Behind the scenes of Latin America's internet 'brain'
It may be one of central Miami's most recognisable buildings, yet only a few people know what goes on inside the sturdy concrete block with massive spheres on its roof.
The cube is the Network Access Point (NAP) of the Americas, one of the world's largest data centres, which redirects most of the digital information that comes from Latin America.
About 90% of data traffic from Central and South America passes through the south Florida facility before continuing to its final destination.
The NAP is, in short, one of the internet's brains - facilitating people's online activity, according to Douglas Alger, author of The Art of the Data Center.
"If you send an e-mail, download music, do social networking or buy something, the equipment to make it happen is based in a data centre," he tells the BBC.
In his book Mr Alger describes 18 data centres around the world - including NAP - which play an important role in global digital communications.
"Many of them face the outside world, but you also have others that are really private and support the activity being done by specific businesses," he adds.
Security measures are especially strict at the NAP, and it is rare to be granted access.
The six-storey 750,000-square-foot (70,000-square-metre) structure is full of cables and computers.
It may seem daunting but on a tour of the site Ben Stewart, NAP's senior vice-president for facility engineering, offers assurance.
"Many people do not understand what the internet is," he says. "They think it is a very complex thing to understand, but it is very simple."
He likens the operation to an international airport.
Instead of passengers with excess baggage there are e-mails with heavy attachments, instead of aircraft carriers - internet carriers.
Just as airports have security checks, Miami's concrete cube features its own X-ray machines and sniffer dogs as well as internet-based firewalls, intrusion detectors and other protection devices.
That is why carriers and customers as diverse as Subway restaurants, the library of the US Congress and several US government agencies also use the facility owned by Terremark.
As most of their information is sensitive, no cameras or other electronic devices are allowed. Access to the third floor - 125,000 square feet entirely dedicated to US government users - is restricted to US citizens and requires government clearance.
The centre has a team of experts who sit in front of a dozen giant screens, displaying everything from the FBI's most wanted list to the weather forecast and 24-hour news channels.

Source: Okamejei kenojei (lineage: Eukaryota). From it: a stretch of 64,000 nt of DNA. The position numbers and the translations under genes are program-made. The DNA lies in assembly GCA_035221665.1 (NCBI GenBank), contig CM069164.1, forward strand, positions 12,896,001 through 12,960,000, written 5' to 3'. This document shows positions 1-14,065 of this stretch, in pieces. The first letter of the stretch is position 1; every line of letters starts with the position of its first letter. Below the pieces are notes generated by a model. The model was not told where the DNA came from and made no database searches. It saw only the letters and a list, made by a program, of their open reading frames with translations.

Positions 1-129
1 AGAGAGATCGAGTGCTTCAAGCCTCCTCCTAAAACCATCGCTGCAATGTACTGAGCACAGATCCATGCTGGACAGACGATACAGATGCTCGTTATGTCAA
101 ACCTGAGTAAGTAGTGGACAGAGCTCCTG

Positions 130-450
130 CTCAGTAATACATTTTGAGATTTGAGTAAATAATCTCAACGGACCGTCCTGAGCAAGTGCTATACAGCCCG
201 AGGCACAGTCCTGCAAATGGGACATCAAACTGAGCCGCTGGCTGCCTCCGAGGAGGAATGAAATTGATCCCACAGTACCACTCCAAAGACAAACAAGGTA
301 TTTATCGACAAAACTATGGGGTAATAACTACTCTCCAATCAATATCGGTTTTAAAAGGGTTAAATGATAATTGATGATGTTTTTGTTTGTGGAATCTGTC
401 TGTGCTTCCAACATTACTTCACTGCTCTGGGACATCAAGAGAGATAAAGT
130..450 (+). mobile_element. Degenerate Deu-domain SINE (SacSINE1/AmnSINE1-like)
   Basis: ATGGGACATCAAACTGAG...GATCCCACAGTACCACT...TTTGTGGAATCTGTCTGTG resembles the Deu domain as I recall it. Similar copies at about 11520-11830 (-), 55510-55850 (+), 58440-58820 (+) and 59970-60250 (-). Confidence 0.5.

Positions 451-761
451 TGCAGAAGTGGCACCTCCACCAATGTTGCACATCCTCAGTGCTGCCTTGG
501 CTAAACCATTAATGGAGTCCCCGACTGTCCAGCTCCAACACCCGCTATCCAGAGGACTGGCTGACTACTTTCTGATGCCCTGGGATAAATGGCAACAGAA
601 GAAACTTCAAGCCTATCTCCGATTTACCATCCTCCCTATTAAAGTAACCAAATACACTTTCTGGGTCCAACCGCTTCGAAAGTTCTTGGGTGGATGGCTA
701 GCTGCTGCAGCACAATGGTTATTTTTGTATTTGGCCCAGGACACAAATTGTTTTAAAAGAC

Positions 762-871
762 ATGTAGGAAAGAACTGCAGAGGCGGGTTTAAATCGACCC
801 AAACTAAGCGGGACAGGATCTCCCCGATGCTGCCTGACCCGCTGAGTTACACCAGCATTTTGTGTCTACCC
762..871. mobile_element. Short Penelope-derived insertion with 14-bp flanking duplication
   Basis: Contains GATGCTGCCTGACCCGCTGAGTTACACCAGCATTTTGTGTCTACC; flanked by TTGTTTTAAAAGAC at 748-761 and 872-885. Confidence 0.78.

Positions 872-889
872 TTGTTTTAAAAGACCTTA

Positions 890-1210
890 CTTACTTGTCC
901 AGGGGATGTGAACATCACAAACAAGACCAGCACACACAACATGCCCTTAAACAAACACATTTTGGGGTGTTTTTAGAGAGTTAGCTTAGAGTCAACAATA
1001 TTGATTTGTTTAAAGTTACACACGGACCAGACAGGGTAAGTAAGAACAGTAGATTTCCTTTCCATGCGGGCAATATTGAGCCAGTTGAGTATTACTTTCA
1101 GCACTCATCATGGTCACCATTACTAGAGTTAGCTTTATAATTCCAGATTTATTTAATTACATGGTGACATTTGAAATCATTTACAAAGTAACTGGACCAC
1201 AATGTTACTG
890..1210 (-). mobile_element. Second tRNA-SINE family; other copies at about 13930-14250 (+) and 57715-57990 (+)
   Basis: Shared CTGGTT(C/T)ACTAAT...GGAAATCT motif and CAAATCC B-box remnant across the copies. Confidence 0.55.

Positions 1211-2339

Their job is to make sure this digital hub is kept safe and operational, no matter where threats might come from.
The heart of the operation is the so-called peering room - an area on the second floor where internet networks are connected, so that each network's customers can exchange information.
About 18 or 19 gigabits per second go through the NAP's peering fabric, says Mr Stewart - the equivalent of about 36,000 songs per second.
The centre, he adds, is "a playground for an engineer".
The NAP, unlike other data centres, rents its equipment and space to private and public customers, so that they can share information between them.
"For our customers, the main attraction is primarily up time," he explains.
"If you are an internet company, if you have got a store front or you are streaming video, you need to be in a facility that is not going to go down."
To prevent any service interruptions, the walls have 7in (18cm) thick, steel-reinforced concrete exterior panels; the building has no windows, and it is located in one of the highest parts of Miami.
What's more, the satellite dishes on the roof are covered, so no-one can easily determine which way they are pointing.
But what if a devastating weather came to south Florida, such as Hurricane Andrew, which wrought unprecedented havoc in 1992? Would the internet crash in Latin America?
Mr Stewart says it would not because the internet is "self-healing".
According to the engineer, if NAP stopped working, it would also stop sending the signals that indicate it is receiving information. Routers would therefore stop sending data via that path and would seek a different one.
Users might feel that their information took longer than normal because it would have to take alternative routes, but it would eventually reach its destination.
This ensures that "internet communications never fail, even if NAP Miami crashes - which won't happen," he assures.